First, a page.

Alumnus John Carlton-Foss, Ph.D. ’81 on the threat of global warming

The impacts of energy use continue to threaten our society, forcing social transformation. Despite ignorance and denial, the facts of Global warming and demand for energy are crowding their way into our reality. The current concentrations of carbon in the atmosphere are higher than they were during the Pliocene Era, 2-5 million years ago. The global temperatures then were 7 to 10 degrees Centigrade higher than the present ones.

In 2008, the cost of energy rose so dramatically before falling again that the financial shortfall threatened to overwhelm the most vulnerable in our culture, reminding all of us of our vulnerability. Many came to recognize adequate availability of fuel as a strategic asset. Demand and supply argue that the world economy must voluntarily cut back on its demand or the price will continue to rise until people are forced to cut back. Hidden in financial urgency, are the emerging symptoms of global warming, and the likelihood that the government will have to mandate cutbacks.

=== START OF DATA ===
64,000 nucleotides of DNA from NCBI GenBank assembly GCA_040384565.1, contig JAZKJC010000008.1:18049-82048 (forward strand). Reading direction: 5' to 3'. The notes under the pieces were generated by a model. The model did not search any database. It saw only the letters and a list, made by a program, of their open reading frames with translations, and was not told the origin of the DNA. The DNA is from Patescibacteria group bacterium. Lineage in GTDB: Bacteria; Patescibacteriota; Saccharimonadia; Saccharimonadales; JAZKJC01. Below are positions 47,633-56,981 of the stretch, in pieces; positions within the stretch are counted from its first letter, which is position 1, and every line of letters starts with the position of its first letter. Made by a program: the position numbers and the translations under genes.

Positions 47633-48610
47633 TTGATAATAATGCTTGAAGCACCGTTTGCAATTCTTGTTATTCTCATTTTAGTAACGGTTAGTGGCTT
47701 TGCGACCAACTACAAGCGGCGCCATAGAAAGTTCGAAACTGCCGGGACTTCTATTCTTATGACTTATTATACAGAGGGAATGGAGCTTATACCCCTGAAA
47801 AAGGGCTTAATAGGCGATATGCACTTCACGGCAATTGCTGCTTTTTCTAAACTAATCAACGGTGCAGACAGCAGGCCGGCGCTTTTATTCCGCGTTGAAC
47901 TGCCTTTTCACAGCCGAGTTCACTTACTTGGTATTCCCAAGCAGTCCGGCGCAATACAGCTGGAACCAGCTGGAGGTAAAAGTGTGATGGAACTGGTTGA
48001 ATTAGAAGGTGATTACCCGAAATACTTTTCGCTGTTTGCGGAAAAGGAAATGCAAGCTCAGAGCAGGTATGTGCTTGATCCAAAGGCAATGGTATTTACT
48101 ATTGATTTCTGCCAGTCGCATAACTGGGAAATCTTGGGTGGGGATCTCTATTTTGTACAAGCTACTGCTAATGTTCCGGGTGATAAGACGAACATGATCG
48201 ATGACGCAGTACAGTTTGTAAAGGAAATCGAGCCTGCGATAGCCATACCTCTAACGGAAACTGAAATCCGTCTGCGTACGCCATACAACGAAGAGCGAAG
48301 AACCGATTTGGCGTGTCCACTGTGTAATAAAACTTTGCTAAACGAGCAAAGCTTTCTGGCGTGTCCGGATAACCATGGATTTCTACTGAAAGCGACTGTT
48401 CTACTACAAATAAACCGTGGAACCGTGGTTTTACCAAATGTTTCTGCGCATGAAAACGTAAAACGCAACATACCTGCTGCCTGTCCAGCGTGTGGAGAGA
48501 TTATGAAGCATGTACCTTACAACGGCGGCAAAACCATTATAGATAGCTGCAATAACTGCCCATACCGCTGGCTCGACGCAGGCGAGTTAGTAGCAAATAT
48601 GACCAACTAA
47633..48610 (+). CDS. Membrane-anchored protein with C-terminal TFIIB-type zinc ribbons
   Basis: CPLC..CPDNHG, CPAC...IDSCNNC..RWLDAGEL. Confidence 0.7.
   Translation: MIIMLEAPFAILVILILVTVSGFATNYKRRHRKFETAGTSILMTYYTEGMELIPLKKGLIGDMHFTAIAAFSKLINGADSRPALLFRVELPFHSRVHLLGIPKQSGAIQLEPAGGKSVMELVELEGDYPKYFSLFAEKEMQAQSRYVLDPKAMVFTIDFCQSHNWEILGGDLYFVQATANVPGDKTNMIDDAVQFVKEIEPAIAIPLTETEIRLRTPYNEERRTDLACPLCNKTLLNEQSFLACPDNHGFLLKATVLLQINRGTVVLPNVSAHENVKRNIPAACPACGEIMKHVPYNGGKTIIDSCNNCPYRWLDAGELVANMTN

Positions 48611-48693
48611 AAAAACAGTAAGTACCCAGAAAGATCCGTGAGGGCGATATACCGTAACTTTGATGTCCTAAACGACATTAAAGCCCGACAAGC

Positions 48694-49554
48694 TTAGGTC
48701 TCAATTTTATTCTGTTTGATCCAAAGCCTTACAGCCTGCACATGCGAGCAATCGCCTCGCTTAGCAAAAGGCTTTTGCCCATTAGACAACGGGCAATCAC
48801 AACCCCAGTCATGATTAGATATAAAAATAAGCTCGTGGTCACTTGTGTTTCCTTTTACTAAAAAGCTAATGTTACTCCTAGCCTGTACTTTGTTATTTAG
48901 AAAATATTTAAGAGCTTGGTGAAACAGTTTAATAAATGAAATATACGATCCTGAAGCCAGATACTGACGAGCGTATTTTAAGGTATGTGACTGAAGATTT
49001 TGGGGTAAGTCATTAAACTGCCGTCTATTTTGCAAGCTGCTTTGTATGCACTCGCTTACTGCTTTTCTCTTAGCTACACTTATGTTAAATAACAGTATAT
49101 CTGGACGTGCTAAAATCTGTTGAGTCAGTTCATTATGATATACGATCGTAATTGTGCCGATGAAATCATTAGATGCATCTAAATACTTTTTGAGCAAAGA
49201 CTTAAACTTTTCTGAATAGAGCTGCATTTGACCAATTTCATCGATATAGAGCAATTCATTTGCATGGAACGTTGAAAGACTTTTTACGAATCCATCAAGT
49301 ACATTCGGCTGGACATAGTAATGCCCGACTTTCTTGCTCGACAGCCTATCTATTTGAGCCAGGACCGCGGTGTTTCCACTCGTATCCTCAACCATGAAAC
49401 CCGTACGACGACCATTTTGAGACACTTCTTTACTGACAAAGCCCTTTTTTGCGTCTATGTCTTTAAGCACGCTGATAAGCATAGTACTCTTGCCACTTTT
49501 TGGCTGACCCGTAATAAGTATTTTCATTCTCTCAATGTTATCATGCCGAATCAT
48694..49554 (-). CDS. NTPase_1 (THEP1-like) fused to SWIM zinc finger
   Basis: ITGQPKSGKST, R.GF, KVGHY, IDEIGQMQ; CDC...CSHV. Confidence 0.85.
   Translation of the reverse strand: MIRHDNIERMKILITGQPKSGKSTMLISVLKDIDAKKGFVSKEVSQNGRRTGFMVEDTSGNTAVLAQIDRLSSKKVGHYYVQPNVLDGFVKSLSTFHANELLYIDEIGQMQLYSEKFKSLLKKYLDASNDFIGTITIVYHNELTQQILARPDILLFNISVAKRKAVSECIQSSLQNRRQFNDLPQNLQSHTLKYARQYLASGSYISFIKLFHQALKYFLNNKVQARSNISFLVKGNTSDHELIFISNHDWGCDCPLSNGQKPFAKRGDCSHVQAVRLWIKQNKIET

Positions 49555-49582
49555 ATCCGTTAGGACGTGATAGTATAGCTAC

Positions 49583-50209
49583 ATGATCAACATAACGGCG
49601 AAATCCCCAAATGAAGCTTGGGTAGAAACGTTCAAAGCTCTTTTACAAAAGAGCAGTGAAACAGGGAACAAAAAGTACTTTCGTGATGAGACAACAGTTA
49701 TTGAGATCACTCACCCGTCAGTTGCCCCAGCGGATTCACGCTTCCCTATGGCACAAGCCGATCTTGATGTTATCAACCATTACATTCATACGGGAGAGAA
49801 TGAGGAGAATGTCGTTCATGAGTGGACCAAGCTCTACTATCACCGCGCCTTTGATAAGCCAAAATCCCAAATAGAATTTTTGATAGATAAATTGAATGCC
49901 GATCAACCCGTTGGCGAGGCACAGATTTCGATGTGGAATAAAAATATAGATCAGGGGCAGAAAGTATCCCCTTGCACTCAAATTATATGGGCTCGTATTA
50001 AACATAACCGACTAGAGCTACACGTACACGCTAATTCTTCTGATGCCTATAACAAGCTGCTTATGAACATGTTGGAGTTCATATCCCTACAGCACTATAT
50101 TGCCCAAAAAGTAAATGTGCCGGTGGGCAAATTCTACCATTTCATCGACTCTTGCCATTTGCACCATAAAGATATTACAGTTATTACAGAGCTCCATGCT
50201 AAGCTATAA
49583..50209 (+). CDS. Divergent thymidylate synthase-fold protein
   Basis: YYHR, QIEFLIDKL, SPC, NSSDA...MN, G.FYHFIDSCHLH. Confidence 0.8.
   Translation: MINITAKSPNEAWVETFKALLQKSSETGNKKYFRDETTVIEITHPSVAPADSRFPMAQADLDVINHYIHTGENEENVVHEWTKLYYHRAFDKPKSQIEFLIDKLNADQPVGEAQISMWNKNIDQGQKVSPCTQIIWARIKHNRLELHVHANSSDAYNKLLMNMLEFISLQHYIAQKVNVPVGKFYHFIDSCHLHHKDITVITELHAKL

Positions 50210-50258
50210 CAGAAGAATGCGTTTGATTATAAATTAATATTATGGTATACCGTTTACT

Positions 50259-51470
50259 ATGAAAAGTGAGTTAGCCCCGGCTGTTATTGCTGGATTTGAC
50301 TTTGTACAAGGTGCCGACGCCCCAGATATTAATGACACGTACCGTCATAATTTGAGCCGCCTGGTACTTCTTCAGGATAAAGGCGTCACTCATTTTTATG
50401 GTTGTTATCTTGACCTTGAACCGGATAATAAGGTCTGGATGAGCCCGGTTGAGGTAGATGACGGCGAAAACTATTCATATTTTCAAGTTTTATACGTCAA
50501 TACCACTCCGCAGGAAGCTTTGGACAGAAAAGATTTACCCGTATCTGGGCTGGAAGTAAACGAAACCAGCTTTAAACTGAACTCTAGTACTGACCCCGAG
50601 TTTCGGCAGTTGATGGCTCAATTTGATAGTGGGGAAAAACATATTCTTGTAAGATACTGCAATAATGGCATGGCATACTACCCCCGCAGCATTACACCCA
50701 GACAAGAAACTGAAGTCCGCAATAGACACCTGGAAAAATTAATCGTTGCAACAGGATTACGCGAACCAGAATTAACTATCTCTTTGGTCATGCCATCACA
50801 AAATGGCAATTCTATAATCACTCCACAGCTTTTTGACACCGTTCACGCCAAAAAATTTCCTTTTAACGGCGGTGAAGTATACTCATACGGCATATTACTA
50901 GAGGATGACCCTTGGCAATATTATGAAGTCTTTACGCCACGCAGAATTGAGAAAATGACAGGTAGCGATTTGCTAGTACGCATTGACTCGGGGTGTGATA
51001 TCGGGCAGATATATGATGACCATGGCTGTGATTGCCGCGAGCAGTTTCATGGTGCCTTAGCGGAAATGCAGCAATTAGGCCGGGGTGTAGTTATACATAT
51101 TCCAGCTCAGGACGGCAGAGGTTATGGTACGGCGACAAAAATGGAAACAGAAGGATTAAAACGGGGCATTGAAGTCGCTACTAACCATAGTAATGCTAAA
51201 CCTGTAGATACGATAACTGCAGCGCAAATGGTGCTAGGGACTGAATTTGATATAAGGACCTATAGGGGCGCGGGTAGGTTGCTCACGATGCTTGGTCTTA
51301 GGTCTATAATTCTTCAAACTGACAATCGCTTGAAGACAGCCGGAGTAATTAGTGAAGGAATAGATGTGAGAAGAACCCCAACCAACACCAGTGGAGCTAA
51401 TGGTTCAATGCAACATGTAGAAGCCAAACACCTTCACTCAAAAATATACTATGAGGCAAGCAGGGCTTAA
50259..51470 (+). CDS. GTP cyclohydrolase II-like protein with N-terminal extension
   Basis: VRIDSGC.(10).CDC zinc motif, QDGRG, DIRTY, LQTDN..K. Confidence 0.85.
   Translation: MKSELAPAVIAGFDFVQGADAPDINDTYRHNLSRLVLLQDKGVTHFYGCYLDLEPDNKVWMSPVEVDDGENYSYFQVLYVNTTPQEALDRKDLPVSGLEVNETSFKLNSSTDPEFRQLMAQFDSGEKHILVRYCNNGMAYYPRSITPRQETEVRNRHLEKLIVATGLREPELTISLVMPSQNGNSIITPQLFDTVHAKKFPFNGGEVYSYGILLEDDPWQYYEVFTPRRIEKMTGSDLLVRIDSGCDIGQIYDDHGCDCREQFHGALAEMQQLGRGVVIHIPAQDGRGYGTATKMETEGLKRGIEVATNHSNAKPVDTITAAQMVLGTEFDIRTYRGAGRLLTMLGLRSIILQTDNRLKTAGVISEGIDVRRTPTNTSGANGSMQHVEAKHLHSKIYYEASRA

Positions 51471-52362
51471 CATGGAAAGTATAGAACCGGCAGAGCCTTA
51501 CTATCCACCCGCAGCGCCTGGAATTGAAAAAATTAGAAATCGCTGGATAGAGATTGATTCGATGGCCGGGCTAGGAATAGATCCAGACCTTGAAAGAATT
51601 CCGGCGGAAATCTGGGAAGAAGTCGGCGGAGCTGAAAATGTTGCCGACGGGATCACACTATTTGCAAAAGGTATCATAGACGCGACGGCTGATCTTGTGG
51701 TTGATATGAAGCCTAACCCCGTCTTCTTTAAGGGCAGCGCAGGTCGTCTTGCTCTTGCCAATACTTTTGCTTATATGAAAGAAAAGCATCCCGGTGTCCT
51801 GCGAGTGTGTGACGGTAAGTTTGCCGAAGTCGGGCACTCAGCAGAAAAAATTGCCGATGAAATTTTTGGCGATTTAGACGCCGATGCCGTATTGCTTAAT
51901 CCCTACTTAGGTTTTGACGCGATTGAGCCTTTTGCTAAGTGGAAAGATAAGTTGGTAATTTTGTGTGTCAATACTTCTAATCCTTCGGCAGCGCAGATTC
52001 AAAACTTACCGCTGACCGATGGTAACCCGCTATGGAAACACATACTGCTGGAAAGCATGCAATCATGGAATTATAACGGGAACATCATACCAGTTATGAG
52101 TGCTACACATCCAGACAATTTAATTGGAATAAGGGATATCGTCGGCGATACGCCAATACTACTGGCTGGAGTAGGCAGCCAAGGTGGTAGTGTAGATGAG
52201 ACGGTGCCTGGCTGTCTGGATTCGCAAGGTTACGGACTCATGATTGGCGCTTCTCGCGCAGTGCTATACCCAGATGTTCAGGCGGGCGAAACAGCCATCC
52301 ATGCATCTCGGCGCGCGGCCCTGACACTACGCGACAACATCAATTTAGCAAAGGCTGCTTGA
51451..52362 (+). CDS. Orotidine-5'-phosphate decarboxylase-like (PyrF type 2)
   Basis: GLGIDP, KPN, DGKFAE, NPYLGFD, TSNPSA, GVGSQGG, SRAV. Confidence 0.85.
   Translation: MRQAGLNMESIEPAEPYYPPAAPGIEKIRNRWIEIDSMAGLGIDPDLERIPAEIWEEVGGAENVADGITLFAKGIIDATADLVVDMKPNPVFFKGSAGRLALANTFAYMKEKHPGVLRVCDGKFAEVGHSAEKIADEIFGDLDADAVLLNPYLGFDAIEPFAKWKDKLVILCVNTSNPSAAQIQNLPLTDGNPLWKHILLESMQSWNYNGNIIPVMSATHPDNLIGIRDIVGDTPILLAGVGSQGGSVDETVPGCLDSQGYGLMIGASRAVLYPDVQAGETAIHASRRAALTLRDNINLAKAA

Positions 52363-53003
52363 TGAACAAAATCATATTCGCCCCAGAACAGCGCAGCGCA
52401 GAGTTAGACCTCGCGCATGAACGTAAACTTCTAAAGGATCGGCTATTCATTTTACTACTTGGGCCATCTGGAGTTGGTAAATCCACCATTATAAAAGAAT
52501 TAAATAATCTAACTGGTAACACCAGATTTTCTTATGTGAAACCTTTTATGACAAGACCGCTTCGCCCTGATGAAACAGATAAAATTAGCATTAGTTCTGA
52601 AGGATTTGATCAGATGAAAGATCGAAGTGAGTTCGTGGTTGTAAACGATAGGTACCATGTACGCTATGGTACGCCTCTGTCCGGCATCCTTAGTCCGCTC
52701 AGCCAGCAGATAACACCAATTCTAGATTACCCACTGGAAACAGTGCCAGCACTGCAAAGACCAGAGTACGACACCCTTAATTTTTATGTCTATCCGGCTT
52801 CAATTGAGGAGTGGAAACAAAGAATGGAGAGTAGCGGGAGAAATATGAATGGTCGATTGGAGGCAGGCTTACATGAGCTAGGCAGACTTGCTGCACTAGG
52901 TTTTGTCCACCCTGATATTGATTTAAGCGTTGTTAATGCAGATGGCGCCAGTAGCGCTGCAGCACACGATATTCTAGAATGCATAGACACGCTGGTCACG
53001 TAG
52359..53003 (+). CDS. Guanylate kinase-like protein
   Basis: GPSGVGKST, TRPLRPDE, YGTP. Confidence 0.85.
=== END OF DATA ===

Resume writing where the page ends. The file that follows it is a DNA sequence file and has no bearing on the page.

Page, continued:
In fact, if things do not change, energy usage and price will rise when the economy comes out of severe recession. We can do something about it. One thing would be the successful implementation of such programs as Cap and Trade which creates a market for atmospheric carbon, and technical innovations focused on sustainable energy development. Every solution involves enlightened personal choice and discipline. All people must find ways to reduce consumption dramatically while maintaining the sustainable parts of quality in their lives. Many of us have been working on this for decades, work it is again time to share.

Also important in the long term solution to the Global warming issue is managing significant stakeholders who push for actions which increase carbon into the atmosphere. Believe me. I work with some of them. They understand, but they need to be helped to make the transition. We need to foster a social and organizational transformation. If it is to be voluntary, it must have close to 100% market penetration. It must happen very rapidly, within ten to twenty years. Not easy. Self-contained breathing apparatuses (saving the lives of fire-fighters) required 60 years for 50% adoption. The PC revolution required about 25 years but is still not at 100%.

Social science, personal transformation, and marketing science can play significant roles in this transformation. Let’s talk about it. I am also very technically skilled, and open to technical discussion. I also blog about energy at, about older people at I participate sometimes in the Harvard and MIT alum discussion groups and would hope to do a certain amount of cross-fertilization among these groups.